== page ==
ELIZABETHTOWN — In the 94 years since the passage of the 19th Amendment in August 1920, which gave women the right to vote and became known as women’s suffrage, the United States has made leaps and bounds in the area of women’s right. Yet the country still ranks No. 23 in the world when it comes to the specific global gender gap index.
And in North Carolina, the state ranks No. 22 overall in the country when gauging specific guidelines.
Tuesday was celebrated in the United States as Women’s Equality Day, though not much hoopla was observed for the day. But researchers with WalletHub, a leading personal finance social network, took the opportunity to conduct an in-depth analysis of the and compile the year’s best and worst states for women’s equality.
First, however, a couple of Bladen County women who have achieved success and attained higher career positions weighed in on women’s equality and how it has affected them along the way.
“As mayor (of Elizabethtown), I am happy to say that I have always felt like I was treated equally with my male counterparts,” said Sylvia Campbell. “When we are involved in meetings, it never seemed to make a difference to them that I am female — and certainly not to me. I have always treated others with the respect that I, myself, wanted … and so I am blessed that I have never felt discriminated against in the least.
“I really do feel appreciative and humbled by the respect I receive,” she added. “For the past 18 years, I was the only female on the board, and I can truly say I never felt any different from the guys.”
Patty Evers, athletics director for East Bladen High, as well as the school’s varsity girls basketball and softball coach, said she has experienced a similar reaction during her career.
“I don’t think I have had any problem or been excluded because of my gender for advancement in athletics,” she said. “It has been the norm in the past for ADs to be men — however, when I was asked if I wanted the job, it was because of my knowledge in sports and my organizational skills. At times, I am sure it does happen throughout different areas, but I don’t think it is like that here. There are now female ADs in college and I think we will see more of that in the near future.”
Evers is the only female high-school athletics director in the southeast region of North Carolina, but she hopes to see that change along the way.
“Hopefully, the best people are put in higher positions because of the work that they do, not for underlying reasons,” she added.
Such isn’t always the case throughout the state or country, however. North Carolina, which ranks No. 22 overall in the country when it comes to women’s equality, ranks No. 27 in the area of workplace environment, No. 24 in political empowerment and No. 9 in education and health.
To gauge the scope of gender-based disparities in the country, WalletHub ranked each state based on 10 key areas — ranging from the gap in male versus female executives, to the disparity between men’s and women’s life expectancy, to the imbalance of political representation.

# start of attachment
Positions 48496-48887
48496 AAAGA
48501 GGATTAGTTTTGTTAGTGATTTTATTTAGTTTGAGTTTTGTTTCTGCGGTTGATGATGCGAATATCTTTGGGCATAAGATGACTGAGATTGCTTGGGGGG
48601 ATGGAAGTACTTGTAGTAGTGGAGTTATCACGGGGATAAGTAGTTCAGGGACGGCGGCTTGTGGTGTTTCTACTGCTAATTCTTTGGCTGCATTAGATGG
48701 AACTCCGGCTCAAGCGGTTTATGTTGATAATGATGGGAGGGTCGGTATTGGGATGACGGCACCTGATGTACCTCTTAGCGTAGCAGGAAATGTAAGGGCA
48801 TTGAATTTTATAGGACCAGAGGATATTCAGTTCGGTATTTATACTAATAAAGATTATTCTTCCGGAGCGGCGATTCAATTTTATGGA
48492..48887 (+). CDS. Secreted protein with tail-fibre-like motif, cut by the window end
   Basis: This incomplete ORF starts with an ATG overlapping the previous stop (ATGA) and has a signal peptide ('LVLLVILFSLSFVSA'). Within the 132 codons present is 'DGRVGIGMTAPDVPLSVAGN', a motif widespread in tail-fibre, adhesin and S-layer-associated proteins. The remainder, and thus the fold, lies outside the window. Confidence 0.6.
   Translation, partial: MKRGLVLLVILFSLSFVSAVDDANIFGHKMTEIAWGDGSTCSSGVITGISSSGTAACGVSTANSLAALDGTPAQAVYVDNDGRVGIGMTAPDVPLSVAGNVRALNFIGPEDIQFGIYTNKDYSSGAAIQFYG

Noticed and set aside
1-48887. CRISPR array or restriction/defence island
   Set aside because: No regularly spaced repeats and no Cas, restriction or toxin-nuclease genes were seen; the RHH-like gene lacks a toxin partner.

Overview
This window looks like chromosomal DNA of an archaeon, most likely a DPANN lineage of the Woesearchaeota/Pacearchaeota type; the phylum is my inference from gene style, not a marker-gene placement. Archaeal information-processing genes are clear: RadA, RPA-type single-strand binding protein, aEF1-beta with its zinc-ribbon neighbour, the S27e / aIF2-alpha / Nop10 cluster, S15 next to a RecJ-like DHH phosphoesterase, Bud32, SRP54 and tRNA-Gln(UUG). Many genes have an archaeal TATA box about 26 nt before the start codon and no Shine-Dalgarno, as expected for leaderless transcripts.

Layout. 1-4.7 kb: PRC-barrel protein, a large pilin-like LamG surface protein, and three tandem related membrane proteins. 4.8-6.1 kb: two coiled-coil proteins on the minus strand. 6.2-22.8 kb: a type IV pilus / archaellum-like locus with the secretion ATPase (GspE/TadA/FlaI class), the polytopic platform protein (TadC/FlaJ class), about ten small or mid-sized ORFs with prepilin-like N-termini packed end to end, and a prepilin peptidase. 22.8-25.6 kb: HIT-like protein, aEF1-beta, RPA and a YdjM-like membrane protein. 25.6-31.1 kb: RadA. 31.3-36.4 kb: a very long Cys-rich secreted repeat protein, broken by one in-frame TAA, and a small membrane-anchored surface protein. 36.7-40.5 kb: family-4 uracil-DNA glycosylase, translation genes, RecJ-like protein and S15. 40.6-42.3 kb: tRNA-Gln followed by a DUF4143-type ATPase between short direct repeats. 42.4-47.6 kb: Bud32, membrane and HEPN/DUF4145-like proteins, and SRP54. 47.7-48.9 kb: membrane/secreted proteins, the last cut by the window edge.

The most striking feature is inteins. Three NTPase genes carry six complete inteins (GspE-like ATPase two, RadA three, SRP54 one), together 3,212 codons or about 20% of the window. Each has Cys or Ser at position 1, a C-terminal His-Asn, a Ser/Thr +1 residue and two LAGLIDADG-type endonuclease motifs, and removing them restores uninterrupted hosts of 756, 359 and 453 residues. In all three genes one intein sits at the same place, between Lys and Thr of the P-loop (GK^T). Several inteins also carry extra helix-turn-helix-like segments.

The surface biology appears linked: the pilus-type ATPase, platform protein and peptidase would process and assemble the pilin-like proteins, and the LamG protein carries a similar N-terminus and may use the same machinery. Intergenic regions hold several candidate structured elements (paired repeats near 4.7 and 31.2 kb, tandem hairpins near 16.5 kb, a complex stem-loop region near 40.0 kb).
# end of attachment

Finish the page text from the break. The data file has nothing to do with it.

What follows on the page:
According to WalletHub researchers, the top five overall states for women’s equality are Hawaii (No. 1), New York, Maryland, Maine and Nevada; the bottom five states are Wyoming (No. 50), Utah, Idaho, Texas and Indiana. The rankings of states in the region are: South Carolina, No. 30 overall; Virginia, No. 43 overall; and Tennessee, No. 20 overall.
WalletHub also offered the following findings:
— In every state, male executives outnumber female executives. Utah has the highest gap, with 73.48 percent more males. Alabama has the lowest, with 25.5
— In every state, women earn less than men. Arizona has the lowest pay gap, with women earning just 13.2 percent less. Wyoming has the highest, with women earning 34.5 percent less.
— Men have longer average workdays than women. North Dakota has the highest gap, with men working 19.4 percent longer. Nevada has the lowest, with men working 9 percent longer.
— Utah has the highest education gap favoring men, with 15.49 percent more men having a bachelor’s degree. Mississippi has the highest education gap favoring women, with 25.26 percent more women having a bachelor’s degree. The most balanced state is Colorado.
— In almost every state, women represent the highest percentage of minimum-wage workers. West Virginia has the highest gap, with 60 percent more females. Alaska, Kansas, Hawaii and Nevada have an equal ratio of women and men who earn minimum wage.
— The unemployment rate is equal for men and women in Arizona, Arkansas and California. West Virginia has the highest gap favoring women, with 2.8 percent more unemployed men. Georgia has the highest gap favoring men, with 1.5 percent more unemployed women.
— In every state, women have a higher life expectancy than men at age 65. Mississippi has the highest gap, with women living 20.25 percent longer. Utah has the lowest, with women living 9.52 percent longer.
— In every State Legislature, there are more male than female lawmakers. Louisiana has the highest gap, with 85.7 percent more males. Colorado has the lowest, with 30.5 percent more males.
For the full report and to see where your state ranks,http://wallethub.com/edu/best-and-worst-states-for-women-equality/5835/